urethra.What do pregnancy and childbirth have to do with bladder control? The added weight and pressure of pregnancy can weaken pelvic floor muscles. and pelvic muscles. Other aspects of pregnancy and childbirth can also cause problems: • changed position of bladder and urethra • vaginal delivery • episiotomy (the cut in the muscle that makes it easier for the baby to come out) • damage to bladder control nerves uterus backbone vagina bladder pelvic floor muscle urethra bowel Unborn babies push down on the bladder. 5 .

Which professionals can help you with bladder control? Professionals who can help you with bladder control include • your primary care doctor • a gynecologist (guy-nuh-CALLuh-jist): a women’s doctor • a urogynecologist (YOOR-oh-guynuh-CALL-uh-jist): an expert in women’s bladder problems • a urologist (yoor-ALL-uh-jist): an expert in bladder problems • a specialist in female urology • a nurse or nurse practitioner • a physical therapist 6 .

• Exercising pelvic floor muscles can help prevent bladder control problems. • Bladder control problems may show up months to years after childbirth.Points to Remember • Temporary bladder control problems are common during and after pregnancy. Talk to your health care team if this happens to you. 7 .

Department of Health and Human Services. niddk. Publications produced by the clearinghouse are carefully reviewed by both NIDDK scientists and outside experts. NKUDIC answers inquiries. health care professionals.National Kidney and Urologic Diseases Information Clearinghouse 3 Information Way Internet: www.nih. This publication is not copyrighted. or company names appearing in this document are used only because they are considered necessary in the context of the information provided.niddk. 8 The U.S. and works closely with professional and patient organizations and Government agencies to coordinate resources about kidney and urologic diseases. Trade. The clearinghouse encourages users of this fact sheet to duplicate and distribute as many copies as desired.nih. this does not mean or imply that the product is unsatisfactory. If a product is not mentioned. the clearinghouse provides information about diseases of the kidneys and urologic system to people with kidney and urologic disorders and to their families. . and the public.nih. The NIDDK is part of the National Institutes of Health under the U. develops and distributes publications. Government does not endorse or favor any specific commercial product or company.urologic. MD 20892–3580 Phone: 1–800–891–5390 or (301) 654–4415 Fax: (301) 907–8906 Email: nkudic@info. proprietary. This publication is also available at The National Kidney and Urologic Diseases Information Clearinghouse (NKUDIC) is a service of the National Institute of Diabetes and Digestive and Kidney Diseases (NIDDK). Established in 1987.S.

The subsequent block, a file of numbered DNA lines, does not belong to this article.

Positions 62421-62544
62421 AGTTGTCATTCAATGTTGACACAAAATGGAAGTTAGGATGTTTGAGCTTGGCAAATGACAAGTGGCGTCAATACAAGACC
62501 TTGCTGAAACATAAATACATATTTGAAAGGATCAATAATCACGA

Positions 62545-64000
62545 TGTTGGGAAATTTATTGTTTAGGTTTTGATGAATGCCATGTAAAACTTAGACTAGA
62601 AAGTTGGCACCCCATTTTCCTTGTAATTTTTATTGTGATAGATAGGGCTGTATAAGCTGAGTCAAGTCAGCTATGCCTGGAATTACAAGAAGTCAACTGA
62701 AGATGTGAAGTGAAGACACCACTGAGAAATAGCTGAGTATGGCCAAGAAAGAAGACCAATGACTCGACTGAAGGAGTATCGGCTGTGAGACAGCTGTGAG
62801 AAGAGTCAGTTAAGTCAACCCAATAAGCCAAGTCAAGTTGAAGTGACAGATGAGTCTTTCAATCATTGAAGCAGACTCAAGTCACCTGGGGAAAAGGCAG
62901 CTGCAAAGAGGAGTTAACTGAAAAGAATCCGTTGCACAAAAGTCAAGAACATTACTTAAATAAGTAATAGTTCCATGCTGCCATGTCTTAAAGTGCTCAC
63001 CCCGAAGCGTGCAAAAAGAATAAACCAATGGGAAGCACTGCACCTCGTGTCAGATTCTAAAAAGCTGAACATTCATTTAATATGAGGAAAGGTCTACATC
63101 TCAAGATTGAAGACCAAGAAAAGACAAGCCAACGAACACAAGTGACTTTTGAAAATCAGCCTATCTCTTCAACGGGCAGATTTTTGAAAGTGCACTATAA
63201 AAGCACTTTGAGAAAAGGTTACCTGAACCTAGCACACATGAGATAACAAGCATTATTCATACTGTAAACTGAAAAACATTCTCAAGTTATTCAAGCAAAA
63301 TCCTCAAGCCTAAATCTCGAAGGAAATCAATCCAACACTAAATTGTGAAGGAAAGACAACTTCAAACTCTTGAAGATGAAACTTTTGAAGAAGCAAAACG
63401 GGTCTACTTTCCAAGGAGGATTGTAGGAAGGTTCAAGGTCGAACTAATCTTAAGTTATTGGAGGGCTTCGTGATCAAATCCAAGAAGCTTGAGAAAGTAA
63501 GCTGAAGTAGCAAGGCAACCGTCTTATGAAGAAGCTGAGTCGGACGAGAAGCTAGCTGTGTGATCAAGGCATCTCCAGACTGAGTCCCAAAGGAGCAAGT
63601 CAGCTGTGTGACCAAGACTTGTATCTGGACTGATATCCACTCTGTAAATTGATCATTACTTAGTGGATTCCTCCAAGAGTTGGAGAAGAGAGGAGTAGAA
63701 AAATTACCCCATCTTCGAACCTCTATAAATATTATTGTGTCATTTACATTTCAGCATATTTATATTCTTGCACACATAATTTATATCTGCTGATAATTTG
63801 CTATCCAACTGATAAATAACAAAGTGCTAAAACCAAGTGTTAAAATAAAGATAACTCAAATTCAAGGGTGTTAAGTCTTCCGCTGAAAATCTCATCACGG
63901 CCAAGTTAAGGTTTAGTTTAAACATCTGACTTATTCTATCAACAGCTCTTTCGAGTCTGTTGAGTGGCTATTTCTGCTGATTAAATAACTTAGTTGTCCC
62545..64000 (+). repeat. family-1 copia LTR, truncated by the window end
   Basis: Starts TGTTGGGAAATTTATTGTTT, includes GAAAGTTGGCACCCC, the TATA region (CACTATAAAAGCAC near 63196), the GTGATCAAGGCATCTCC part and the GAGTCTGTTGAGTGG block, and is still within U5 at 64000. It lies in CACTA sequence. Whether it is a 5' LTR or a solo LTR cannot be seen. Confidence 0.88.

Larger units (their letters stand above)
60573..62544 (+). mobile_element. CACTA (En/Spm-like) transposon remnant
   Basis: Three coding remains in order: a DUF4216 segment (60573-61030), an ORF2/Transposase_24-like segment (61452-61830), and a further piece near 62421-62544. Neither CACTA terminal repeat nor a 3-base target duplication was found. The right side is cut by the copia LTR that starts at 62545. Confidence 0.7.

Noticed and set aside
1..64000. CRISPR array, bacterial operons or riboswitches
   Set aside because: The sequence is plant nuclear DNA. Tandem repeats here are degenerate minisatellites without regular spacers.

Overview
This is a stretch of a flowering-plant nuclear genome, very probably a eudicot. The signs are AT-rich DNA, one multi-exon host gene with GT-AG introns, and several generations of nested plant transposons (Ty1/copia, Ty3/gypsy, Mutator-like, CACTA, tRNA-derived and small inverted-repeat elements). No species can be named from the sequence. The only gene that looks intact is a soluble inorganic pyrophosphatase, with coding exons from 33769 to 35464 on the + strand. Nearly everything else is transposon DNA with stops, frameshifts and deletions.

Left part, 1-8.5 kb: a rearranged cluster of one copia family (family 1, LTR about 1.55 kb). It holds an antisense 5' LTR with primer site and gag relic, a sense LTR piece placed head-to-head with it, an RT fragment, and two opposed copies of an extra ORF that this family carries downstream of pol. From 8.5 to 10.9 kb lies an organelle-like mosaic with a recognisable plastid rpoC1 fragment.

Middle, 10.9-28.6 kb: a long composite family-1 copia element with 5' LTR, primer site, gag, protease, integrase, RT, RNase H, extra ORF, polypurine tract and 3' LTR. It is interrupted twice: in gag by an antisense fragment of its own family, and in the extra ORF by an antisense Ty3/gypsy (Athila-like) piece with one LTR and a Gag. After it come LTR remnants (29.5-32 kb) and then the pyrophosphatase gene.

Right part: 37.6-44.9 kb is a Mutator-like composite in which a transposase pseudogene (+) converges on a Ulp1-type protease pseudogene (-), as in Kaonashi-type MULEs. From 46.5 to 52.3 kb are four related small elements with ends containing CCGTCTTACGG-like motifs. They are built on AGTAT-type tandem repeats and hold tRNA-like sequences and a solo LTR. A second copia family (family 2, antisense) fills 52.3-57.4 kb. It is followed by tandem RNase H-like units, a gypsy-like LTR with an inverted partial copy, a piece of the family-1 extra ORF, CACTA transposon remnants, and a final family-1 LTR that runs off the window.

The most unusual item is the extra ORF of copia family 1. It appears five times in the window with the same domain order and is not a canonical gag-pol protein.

S. 02–4189 May 2002 . DEPARTMENT OF HEALTH AND HUMAN SERVICES Public Health Service National Institutes of Health National Institute of Diabetes and Digestive and Kidney Diseases NIH Publication No.U.